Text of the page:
Sunday 15th of September 2019

we don't do torture .....


‘While the publication of the
first Abu Ghraib photos in April 2004 opened the floodgates for former Iraqi
detainees to speak out about their treatment at the hands of occupation forces,
this wasn't the first I'd heard of torture in Iraq. A case I'd documented even
before then was that of 57 year-old Sadiq Zoman

He was held for one month by U.S.
forces before being dropped off in a coma at the general hospital in Tikrit.
The medical report that came with his comatose body, written by U.S. Army medic
Lt. Col. Michael Hodges, listed the reasons for Zoman's state as heat stroke
and heart attack. 

That medical report, however,
failed to mention anything about the physical trauma evident on Zomans' body -
the electrical point burns on the soles of his feet and on his genitals, the
fact that the back of his head had been bashed in with a blunt instrument, or
the lash marks up and down his body.’ 

Dahr Jamail Follows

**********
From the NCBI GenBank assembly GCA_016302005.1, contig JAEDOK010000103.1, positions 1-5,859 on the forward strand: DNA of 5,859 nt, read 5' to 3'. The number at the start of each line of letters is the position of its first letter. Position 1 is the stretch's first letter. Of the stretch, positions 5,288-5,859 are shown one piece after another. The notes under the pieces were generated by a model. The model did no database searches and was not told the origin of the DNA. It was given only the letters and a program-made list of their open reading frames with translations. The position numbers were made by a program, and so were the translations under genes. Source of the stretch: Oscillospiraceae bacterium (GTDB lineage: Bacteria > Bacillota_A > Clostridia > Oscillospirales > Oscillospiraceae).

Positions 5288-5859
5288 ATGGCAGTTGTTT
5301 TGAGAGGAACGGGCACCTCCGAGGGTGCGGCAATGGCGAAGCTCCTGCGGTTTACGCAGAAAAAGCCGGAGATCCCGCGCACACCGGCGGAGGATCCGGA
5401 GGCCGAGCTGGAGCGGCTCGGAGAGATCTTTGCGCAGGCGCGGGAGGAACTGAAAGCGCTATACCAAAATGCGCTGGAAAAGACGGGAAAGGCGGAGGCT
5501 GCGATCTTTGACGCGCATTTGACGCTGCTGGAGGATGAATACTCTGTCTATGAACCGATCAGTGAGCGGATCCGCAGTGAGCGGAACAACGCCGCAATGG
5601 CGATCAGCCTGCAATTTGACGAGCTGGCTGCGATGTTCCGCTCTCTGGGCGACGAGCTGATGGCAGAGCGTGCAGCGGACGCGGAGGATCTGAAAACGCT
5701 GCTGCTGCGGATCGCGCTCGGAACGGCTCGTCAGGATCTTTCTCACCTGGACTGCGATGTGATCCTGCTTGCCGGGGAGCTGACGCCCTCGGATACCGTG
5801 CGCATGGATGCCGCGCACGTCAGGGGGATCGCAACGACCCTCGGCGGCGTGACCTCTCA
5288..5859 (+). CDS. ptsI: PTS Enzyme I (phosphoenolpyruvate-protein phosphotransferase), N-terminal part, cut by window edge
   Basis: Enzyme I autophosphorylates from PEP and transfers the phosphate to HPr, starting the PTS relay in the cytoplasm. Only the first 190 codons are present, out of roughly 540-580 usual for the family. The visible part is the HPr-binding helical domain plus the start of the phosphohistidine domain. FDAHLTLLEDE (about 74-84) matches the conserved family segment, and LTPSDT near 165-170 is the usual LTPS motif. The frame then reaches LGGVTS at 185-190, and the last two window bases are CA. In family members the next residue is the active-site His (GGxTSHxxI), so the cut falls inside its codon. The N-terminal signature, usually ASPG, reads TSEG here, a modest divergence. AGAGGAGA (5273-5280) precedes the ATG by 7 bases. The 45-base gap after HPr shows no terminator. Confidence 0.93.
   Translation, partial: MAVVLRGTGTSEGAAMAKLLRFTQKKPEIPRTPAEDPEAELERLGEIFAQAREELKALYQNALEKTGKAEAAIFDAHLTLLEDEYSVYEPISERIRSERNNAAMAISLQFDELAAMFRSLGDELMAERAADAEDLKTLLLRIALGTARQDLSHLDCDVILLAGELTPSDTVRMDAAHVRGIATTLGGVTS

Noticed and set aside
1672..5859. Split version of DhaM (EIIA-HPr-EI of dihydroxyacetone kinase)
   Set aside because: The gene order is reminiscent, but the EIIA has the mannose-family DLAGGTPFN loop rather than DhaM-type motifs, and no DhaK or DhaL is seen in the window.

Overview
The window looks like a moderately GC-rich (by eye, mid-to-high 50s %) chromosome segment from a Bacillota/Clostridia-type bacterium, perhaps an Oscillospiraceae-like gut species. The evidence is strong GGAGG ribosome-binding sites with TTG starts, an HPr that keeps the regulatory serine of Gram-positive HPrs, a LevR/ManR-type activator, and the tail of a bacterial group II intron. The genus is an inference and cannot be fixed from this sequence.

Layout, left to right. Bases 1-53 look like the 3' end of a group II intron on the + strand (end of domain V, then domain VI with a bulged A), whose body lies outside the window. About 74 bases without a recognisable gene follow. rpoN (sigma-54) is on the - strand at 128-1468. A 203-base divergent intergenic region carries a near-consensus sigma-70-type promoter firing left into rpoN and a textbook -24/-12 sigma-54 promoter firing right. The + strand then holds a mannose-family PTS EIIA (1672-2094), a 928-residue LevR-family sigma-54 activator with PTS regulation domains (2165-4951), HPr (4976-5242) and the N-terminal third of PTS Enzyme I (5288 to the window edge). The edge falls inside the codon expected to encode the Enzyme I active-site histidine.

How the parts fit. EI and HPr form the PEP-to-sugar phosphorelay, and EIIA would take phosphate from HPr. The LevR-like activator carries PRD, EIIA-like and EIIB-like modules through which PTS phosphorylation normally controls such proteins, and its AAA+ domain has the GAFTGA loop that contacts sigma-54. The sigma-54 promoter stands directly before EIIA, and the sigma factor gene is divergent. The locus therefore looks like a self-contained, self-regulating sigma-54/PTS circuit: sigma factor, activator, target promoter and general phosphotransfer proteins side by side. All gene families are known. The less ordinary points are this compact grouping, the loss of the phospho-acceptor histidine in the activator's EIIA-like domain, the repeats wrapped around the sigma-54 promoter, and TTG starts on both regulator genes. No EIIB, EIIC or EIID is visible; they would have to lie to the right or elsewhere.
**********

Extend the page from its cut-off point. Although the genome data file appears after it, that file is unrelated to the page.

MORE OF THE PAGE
the Trail of Torture

Meanwhile, from The Guardian …..

‘In a new report
published yesterday, the human rights group criticised the US-led multinational
force for interning some 14,000 people.  

Around 3,800 people have been
held for over a year, while another 200 have been detained for more than two
years, the report - Beyond Abu Ghraib: detention and torture in Iraq - said.  

"It is a dangerous precedent
for the world that the US and UK think it completely defensible to hold
thousands of people without charge or trial," Amnesty spokesman Neil
Durkin said.  

The detainee situation in Iraq
was comparable to Guantánamo Bay, he added, but on a much larger scale, and the
detentions appeared to be "arbitrary and indefinite.”’ 

detained without trial in Iraq

Moving the thumbscrews

From the ABC

Abu Ghraib detainees to be moved
Iraqi detainees in US custody will be moved from Abu Ghraib prison to new facilities under construction.
General Peter Pace, the chairman of the Joint Chiefs of Staff, says it will be up to the Iraqi Government to decide whether to close the notorious prison.
"We do have plans and are in the process of building other facilities to move detainees who are under US control out of Abu Ghraib," General Pace told reporters.